Dr. Crazy put up a post several days ago about the importance of networking for junior scholars that generated a great discussion. Crazy was arguing that graduate students (and to a lesser degree junior faculty) are really shooting themselves in the foot if they don't learn how to socialize and network at conferences. It's a point that I entirely agree with--you can build a career on the sheer brilliance of your work, no question, but given how long it takes to get anything into print, and what a limited number of conferences most junior scholars can afford to present at, the sheer-brilliance approach can mean that your career takes an awfully long time to get going if you aren't also getting out there and meeting people.
Many of Crazy's commentors expressed anxiety about the need to be social, if one is an introvert, or disgust at the fakery of so much conference schmoozing. I understand that perspective, too, but I think that's the wrong way to think about professional networking. It's not, ultimately, about kissing up to someone important (even someone whose work you genuinely admire), nor is it about calculating who might be a "useful" person for you to know. To me, it's about getting to know people, pure and simple: making connections, making friends, learning more about the shape of your own field. And knowing people means that you will, eventually, know "useful" people--but it also means that you'll know interesting people, and fun people. . . and who doesn't want more of that in their life?
I'm not an extrovert, and I have a fair amount of social anxiety and a definite imposter complex. But I love going to conferences and I love meeting people. No, scratch that: I don't love meeting people--the awkwardness of initiating conversation and trying to figure out if the other person has any interest in talking to me--but I love knowing people. In my personal life I've always been a good keeper of friendships: I'm in touch with a large number of people from the previous stages of my life, and being in touch with them, and having them as a resource, really matters to me. And as far as I'm concerned, professional networking is a version of the same thing.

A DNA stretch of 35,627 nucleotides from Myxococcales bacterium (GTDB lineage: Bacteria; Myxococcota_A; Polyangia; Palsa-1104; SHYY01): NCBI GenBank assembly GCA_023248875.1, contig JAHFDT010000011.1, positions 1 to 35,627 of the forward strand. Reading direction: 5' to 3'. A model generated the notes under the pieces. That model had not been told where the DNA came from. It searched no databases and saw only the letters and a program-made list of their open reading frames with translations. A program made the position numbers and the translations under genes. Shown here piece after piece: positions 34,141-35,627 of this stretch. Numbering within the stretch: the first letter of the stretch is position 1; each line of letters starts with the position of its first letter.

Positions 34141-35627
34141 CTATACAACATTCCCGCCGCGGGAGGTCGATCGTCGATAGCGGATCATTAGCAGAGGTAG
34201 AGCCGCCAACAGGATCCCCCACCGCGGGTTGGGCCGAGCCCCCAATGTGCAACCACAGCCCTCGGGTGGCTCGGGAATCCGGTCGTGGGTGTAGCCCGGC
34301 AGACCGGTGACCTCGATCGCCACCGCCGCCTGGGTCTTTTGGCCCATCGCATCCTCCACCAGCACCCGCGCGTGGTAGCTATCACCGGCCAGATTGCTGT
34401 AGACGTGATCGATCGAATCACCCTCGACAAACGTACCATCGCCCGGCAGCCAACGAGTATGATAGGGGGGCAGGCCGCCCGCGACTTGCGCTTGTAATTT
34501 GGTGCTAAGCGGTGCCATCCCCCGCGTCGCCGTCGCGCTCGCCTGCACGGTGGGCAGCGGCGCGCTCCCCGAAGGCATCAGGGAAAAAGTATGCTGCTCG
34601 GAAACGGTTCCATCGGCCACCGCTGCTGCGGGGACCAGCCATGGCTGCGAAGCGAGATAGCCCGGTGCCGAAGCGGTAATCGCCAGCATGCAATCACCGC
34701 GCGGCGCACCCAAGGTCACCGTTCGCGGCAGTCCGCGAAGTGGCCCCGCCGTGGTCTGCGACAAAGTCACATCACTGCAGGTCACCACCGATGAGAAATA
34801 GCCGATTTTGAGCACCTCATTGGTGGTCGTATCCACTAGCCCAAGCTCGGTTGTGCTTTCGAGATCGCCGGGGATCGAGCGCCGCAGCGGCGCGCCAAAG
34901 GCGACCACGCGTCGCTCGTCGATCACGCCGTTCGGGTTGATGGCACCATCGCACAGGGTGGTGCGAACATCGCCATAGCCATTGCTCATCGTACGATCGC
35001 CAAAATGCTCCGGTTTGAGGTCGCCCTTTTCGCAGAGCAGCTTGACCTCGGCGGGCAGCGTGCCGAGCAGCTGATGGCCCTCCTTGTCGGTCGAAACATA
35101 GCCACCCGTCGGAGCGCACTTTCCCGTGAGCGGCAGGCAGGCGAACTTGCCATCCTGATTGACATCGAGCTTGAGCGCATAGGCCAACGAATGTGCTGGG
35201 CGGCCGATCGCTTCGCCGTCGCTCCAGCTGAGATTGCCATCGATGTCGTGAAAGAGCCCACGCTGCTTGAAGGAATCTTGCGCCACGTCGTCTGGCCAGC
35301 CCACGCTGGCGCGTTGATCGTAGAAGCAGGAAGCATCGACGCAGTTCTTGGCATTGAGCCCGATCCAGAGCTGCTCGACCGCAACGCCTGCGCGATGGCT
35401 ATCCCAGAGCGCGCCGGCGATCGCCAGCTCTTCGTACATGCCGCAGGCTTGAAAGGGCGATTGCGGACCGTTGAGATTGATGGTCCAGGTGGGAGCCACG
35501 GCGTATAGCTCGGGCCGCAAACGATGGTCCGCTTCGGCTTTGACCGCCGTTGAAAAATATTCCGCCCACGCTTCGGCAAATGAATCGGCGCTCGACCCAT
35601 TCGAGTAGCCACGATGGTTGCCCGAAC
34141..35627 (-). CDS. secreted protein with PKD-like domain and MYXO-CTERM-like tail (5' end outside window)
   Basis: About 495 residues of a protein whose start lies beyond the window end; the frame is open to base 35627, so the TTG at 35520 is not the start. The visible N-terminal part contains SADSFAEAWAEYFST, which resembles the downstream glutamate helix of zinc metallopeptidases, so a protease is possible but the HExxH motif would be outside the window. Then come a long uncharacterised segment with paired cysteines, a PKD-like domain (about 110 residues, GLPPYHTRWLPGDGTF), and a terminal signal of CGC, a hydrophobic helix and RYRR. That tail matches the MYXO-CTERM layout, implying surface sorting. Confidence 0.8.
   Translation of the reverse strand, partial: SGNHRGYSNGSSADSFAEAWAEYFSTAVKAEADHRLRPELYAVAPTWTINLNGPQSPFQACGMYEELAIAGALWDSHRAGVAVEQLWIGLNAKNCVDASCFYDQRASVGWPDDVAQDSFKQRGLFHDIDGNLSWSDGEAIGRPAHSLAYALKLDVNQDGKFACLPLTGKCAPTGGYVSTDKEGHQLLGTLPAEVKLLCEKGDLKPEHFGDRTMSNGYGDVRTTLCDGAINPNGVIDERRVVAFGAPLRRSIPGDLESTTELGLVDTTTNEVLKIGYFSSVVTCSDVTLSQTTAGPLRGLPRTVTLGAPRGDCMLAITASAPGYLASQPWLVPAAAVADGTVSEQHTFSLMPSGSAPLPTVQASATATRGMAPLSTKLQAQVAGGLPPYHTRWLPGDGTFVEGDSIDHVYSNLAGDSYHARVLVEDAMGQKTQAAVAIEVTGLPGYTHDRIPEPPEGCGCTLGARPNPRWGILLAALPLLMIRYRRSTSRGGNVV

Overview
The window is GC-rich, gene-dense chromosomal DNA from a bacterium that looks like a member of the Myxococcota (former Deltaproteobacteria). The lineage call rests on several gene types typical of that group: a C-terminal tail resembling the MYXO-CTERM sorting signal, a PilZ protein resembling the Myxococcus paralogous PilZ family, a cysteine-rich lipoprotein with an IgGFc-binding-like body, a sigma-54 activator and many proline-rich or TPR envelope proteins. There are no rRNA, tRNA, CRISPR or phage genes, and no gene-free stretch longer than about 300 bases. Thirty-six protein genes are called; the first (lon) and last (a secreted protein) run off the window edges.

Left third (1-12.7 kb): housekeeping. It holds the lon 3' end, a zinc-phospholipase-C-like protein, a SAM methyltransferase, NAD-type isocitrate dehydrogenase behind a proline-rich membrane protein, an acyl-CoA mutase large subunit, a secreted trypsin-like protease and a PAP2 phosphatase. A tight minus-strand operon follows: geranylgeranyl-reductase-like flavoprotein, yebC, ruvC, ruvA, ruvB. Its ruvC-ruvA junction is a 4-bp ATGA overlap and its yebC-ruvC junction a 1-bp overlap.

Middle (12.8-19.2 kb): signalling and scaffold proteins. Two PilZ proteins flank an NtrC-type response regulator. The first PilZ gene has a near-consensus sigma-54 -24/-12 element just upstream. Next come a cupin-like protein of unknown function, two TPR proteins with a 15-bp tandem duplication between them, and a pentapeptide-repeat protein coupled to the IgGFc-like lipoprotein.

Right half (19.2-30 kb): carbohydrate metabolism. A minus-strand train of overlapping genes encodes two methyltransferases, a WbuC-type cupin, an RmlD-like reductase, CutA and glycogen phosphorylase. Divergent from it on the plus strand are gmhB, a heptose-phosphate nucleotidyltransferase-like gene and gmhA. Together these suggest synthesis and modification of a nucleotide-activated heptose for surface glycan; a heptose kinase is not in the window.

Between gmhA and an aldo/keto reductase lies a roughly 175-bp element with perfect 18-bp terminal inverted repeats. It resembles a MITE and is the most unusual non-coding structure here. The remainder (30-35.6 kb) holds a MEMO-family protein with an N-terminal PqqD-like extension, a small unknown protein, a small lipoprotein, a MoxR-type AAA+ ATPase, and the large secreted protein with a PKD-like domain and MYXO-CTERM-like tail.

Sure, networking is more focused in its intentions than merely hanging out with one's friends, but that doesn't make it crassly utilitarian. I may say to myself, "Self, you really need to increase your visibility in Sub-Subspeciality A." But I don't go and find all the Important People in that field and try to finangle a meeting--I just go to a conference, give a paper, and make sure to talk to a reasonable number of people while I'm there. If there's someone whose work I admire, I make it a special point to meet them--but otherwise I just talk to whomever I run into, whether grad students, emeritus professors, journal editors, whatever. I don't work the room, but I don't stay in one place for an hour, either.
My philosophy is, simply: You Never Know. You never know who might be working on a project similar to yours--or know someone who is. You never know who might be on a hiring committee next year. You never know who might, in a year, or two, be putting together a panel and think of you for it. But you also never know who has a great piece of gossip, who can do a wicked impersonation of Famous Blowhard, or who knows the best bar or Ethiopian restaurant in town. In most cases, there's no immediate payoff to meeting someone, and when there is, it's usually more about luck than anything else. . . but that's not the point of meeting people. And unless you put yourself in the way of luck, on a regular basis, it's not going to know where to find you.
When I left one of my law firm jobs, back in the day, I made off with my desktop Rolodex. I don't use it in any meaningful way any more, but I do think of myself as having a mental Rolodex that I update and consult all the time: "Oh--you're moving to X City? I have a friend there you should totally meet"; "You're thinking about switching jobs? Well I know someone who made a similar move a couple of years ago. . ." Whirr! Whirr! Who do I know who. . . ? Is there anyone I can contact about. . . ?
Most of my professional friends and acquaintances are not friends in the sense that my "real" friends are. But just as my friends and I are continually offering each other advice, generating ideas, and expanding the number of our connections--and just as that activity is neither entirely selfish nor entirely disinterested--so it is with professional friends. Knowing people is good for you, absolutely. . . but knowing YOU is also good for THEM.